Chorus of opposition greets Macklin’s extended Intervention

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On Monday February 27, in the afternoon following Labor’s leadership spill, Stronger Futures in the Northern Territory legislation passed through the House of Representatives with Labor and Liberal support.

These laws will extend the disastrous Northern Territory Intervention for a further ten years and give the government increased powers to expand income management around the country.

When Indigenous Affairs Minister Jenny Macklin introduced the bill, she was speaking to an empty chamber. None of the politicians even bothered to turn up for a debate. They dutifully filed in to vote, facing dissent only from Greens MP Adam Bandt and two independents. In shameful contrast with the beat-up of Tent Embassy protests on January 26, the bill’s passage was not reported by a single mainstream media outlet.

The NT Intervention has essentially re-established the protectionist regime Aboriginal people were forced to live under from the 1930s-1960s.

Under Stronger Futures getting caught with a single can of beer on Aboriginal land could get you six months in jail. Families facing ongoing problems with school attendance will have most of their Centrelink income cut off entirely. Special powers allow police to enter Aboriginal homes without a warrant and in some cases remove the right to silence during investigations—and these are just some of the measures.

Groundswell

Despite a near media blackout, there has been a groundswell against Stronger Futures amongst Aboriginal people, their supporters and a growing number of NGOs. In just two weeks, 25,000 people have signed onto an online campaign Stand for Freedom, demanding withdrawal of the legislation.

Macklin cannot sustain the fiction that her proposals are based on consultation with Aboriginal communities. A report from the Jumbunna Indigenous House of Learning at UTS, Listening but not Hearing, contains damning evidence of the tokenistic nature of the “consultations”. Aboriginal people were not even asked for their opinion on most major Intervention measures.

Former Liberal Prime Minister Malcolm Fraser launched the report, lashing out hard at Minister Macklin: “If you could translate it back over 100 years, I think AO Neville, protector from Western Australia, would be proud of this legislation. It is racist. It is paternalistic.”

A Senate committee visiting Ntaria, Maningrida, Alice Springs and Darwin faced intense opposition.

In Maningrida, Senators heard from respected elders that Stronger Futures would “dehumanise and destroy” their people. Back in Canberra the following week Labor Senator Clare Moore grilled the representatives from Macklin’s department, saying there was no evidence communities had been consulted meaningfully. But Senator Moore will close ranks with her Labor colleagues and pass the legislation in the coming weeks.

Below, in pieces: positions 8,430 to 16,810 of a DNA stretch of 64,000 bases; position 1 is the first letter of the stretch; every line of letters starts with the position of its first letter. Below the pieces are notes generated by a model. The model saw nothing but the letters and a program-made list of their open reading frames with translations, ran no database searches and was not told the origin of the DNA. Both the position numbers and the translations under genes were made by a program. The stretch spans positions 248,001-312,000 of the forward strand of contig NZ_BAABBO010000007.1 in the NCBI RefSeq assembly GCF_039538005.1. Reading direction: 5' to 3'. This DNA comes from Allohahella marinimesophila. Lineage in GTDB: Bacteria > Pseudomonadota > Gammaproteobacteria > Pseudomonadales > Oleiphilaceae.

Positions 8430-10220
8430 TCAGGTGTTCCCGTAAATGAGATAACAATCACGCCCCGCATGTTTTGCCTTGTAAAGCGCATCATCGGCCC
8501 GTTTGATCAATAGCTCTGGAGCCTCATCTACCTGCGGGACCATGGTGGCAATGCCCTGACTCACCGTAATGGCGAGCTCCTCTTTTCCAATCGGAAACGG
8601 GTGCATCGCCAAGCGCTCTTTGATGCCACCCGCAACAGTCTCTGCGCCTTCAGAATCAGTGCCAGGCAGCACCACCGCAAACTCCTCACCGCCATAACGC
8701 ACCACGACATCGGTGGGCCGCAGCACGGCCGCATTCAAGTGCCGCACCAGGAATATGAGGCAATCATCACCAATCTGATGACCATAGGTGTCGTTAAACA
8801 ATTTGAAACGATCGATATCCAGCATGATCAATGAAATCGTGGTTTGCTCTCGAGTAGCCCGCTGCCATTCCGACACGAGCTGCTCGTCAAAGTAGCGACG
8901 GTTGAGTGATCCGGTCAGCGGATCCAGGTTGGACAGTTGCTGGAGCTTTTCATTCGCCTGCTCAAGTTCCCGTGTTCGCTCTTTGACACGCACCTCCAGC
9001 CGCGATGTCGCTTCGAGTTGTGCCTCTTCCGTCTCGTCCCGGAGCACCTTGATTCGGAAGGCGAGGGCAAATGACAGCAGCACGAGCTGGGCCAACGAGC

A broad range of organisations including the Human Rights Commission all heavily criticised the legislation during the Canberra hearings.

The Australian Lawyers Alliance hosted a screening of Our Generation inside parliament house supported by organisations including Amnesty International. The next day, a 200-strong rally outside parliament in the Canberra rain was addressed by speakers including Dr John Falzon, Chair of the St Vincent De Paul National Council.

Time to fight

Despite this opposition, Stronger Futures will pass the Senate very soon. We’ll need to fight the implementation tooth and nail.

The weakest link in the government’s package is the national expansion of income management. Five sites across Australia, Bankstown in Sydney, Shepparton in Victoria, Rockhampton and Logan in Queensland and Playford in South Australia have been earmarked as “trial sites” where income management will be introduced from July.

In Bankstown the Say No to Government Income Management Campaign Coalition has been campaigning for nine months. It has a strong base amongst community sector workers, the Koori and Arab communities and the endorsement of a broad range of organisations including Unions NSW and the NSW Council of Social Service. The campaign has built bonds of solidarity with NT communities.

The campaign is now discussing how to disrupt the rollout of income management in Bankstown. Community action and the power of organised workers will be crucial for the success of these efforts.

Many community sector organisations have said that they will refuse to refer their clients to Centrelink for income management. Already the Public Service Association supports the campaign. But if their child protection workers, public housing workers and other staff joined the call for a boycott the rollout could be stopped. The Bankstown Coalition and Stop the Intervention Collective Sydney are organising a meeting for affected workers and all supportive unionists, to take place in early June.

Macklin is pushing ahead with Labor’s project to destroy Aboriginal communities in the NT. We need to strike a clear blow in Bankstown and put her onto the back-foot.

Paddy Gibson

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